There’s been much fuss made about this in the popular science news. I took care of it on request some time ago on the Facebook page of the blog, so I’ll just copy-paste the text from there. It’s a solid phylogenetic study of mites whose main result is that dust mites are belong to a group of mites parasitic on vertebrates. In other words, house mites evolved from a parasitic ancestor. This is deemed surprising because parasites are rightly considered to be highly-specialised, so while a transition from generalist to specialist is easy to envision, the opposite is more implausible. But implausible is not impossible, as this study shows. The way the article is reported on belies the true nature of the advance here, especially witht he invocation of Dollo’s Law (which, to be fair, was done by the original authors as well). Dollo’s Law, as understood today (which is a far cry from Dollo’s original formulation), refers to a proposition that single complex characters, once lost, cannot be regained. But its validity as a law is increasingly being called into question, as more and more evidence piles on against its validity (see this paper, for example, which shows that fingers revolved in several liazrds even after they were evolutionarily lost). Saying that this paper puts “a new piece in the evolution puzzle” is just plain wrong. That piece has been known for ages. And in any case, a violation of Dollo’s Law is emphatically not “reversible evolution”, because that implies that evolution has a direction. The discovery is that the linear evolution to the free-living dust mite went like this: Free-living mites -> parasitic mites -> free-living dust mites. Does this mean that, somehow, dust mites have suddenly gone back in evolution? Absolutely not, because that would imply that they are now identical to those free-living ancestors of the parasitic mites. They’re not. They’ve gone their own way in evolution. So, to summarise: the awesome finding here, beside the details about mite evolution, is that free-living organisms can evolve from specialised parasitics. It’s not a reversal in evolution, except in the sense that their ecology is now similar to that of their distant ancestors. There is no such thing as “devolution”.
Those with a memory good enough for two years will remember the huge splash from two years ago from the description of Australopithecus sediba. For the uninitiated, enjoy a description I had written that time: They found pieces from two individuals: a 12-13 year old male, and an adult male. The age of the find is 1-98 – 1.75 million years, a time when there were many other hominins running around. The one closest to A. sediba, morphologically, is A. africanus: the body is very similar, with both being bipedal, but still having long arms (adaptation to trees). The face is also pretty much identical, besides A. sediba having slightly smaller teeth and more flattened cheeks. This is excellent, because A. africanus disappears from the fossil record before 2 Ma, so A. sediba fills in perfectly as their descendant, and so we get some more resolution of the australopithecine tree. A. sediba‘s hips have some feature found in Homo erectus, but not found in H. habilis and H. rudolfensis. The authors interpreted that as meaning that A. sediba is either ancestral to Homo (or very close to the ancestor), and that H. habilis and rudolfensis are not Homos, but actually australopithecines. Maybe I missed it when skimming through the paper, but I didn’t see them discuss the possibility that it’s convergence. After all, the hips are both adapted to bipedalism. It’s not far-fetched to think that they will look similar, and come up with the same mechanisms, to enable that. They then go into various arguments about Homo habilis not being a human ancestor, bringing in punctuated equilibrium to the mix. The whole issue has to do with how early Homos and australopithecines fit together – something that will always be controversial.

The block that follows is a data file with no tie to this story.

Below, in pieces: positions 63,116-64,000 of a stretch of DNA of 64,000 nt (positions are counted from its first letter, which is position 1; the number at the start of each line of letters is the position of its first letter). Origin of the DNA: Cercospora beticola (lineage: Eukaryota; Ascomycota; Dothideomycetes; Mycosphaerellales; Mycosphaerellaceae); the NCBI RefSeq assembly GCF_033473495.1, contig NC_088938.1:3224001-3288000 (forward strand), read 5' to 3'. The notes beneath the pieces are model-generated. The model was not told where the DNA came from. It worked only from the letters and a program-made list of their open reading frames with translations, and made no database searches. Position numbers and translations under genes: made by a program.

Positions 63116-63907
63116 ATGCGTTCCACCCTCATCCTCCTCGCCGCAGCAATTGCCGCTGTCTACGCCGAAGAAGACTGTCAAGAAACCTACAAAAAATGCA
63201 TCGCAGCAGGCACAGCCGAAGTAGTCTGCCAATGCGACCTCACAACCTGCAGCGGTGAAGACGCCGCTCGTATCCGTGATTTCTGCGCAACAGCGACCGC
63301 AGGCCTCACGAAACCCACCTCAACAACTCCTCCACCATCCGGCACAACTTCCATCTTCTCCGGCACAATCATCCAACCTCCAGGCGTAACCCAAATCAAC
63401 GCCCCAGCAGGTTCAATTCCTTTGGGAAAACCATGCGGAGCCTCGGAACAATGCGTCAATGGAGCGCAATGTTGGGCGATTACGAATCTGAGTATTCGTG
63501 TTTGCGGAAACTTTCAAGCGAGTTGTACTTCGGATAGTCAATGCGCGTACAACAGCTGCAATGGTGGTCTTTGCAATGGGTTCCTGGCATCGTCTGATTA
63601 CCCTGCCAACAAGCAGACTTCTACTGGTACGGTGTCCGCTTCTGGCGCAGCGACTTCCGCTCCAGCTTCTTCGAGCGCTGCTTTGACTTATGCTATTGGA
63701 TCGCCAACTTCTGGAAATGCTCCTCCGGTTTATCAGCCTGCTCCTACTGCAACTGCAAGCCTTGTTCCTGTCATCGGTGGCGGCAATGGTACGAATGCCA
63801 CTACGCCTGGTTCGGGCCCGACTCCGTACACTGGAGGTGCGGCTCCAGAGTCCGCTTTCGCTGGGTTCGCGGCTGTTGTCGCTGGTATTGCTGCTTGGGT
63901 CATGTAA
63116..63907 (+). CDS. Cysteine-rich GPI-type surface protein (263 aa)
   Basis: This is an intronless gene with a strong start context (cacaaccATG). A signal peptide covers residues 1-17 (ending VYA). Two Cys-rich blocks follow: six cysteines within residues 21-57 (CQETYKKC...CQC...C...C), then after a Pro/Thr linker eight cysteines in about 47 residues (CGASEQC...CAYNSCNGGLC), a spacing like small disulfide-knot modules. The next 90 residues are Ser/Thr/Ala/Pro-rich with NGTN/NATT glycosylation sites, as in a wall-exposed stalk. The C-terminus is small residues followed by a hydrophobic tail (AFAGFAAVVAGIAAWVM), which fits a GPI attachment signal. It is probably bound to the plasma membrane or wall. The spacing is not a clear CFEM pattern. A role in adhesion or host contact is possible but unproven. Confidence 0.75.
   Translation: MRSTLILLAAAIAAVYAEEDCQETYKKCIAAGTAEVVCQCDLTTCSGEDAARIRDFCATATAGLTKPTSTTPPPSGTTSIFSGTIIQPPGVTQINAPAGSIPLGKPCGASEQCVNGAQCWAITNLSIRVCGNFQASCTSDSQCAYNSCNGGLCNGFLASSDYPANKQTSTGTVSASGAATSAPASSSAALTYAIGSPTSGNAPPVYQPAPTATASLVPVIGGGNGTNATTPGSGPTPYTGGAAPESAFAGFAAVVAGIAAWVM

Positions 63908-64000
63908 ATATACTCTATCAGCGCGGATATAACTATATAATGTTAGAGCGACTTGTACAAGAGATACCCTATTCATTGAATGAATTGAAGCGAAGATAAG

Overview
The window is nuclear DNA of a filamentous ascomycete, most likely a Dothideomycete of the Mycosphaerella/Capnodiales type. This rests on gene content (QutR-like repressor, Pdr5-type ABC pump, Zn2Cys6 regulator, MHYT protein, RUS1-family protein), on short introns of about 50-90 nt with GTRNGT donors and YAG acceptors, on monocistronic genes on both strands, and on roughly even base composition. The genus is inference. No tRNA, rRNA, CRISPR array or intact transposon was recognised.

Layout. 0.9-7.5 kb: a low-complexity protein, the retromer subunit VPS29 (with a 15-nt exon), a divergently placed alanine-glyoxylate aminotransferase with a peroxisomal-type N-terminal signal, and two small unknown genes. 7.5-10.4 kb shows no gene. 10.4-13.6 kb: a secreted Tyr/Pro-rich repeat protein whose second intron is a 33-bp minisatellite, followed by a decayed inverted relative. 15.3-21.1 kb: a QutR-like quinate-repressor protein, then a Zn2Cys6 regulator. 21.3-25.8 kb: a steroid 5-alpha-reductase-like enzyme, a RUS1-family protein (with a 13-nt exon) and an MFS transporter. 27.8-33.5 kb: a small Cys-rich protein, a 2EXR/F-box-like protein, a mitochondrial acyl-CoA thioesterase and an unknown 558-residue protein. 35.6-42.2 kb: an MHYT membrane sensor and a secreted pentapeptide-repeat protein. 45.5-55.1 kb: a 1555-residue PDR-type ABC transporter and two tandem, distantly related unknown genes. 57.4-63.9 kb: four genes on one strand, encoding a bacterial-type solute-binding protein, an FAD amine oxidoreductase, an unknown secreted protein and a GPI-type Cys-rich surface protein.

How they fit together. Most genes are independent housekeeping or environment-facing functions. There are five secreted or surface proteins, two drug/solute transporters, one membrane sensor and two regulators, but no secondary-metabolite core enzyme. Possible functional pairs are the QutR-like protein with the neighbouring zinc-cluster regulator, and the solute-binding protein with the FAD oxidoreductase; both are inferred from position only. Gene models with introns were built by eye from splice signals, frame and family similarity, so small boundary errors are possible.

In any case, another big splash has been made, with another special issue devoted to A. sediba, with more papers with more detailed analyses and claims. Take your time poring through them, this is pretty critical stuff!
The phylogenetics and classifications of unicellular eukaryotes is something that invertebrate biologists are supposed to be familiar with, but I never had the interest in the microthings and don’t keep as close an eye on the advances as I should. Good thing reviews exist.
Something for the archaeologists.
Only putting this here because it has personal significance for me: the Nördlinger Ries is the very first impact crater I went to as a student. Long-time readers should also be familiar with it: it’s the big brother of the Steinheim crater, where the lake that contained the Steinheim snails was. In fact, that post is a simplification of the field trip report I had to write when we visited the Nördlinger Ries. Ah, to be 6 years younger again. Good old days. Hmm. Read the rest of this entry »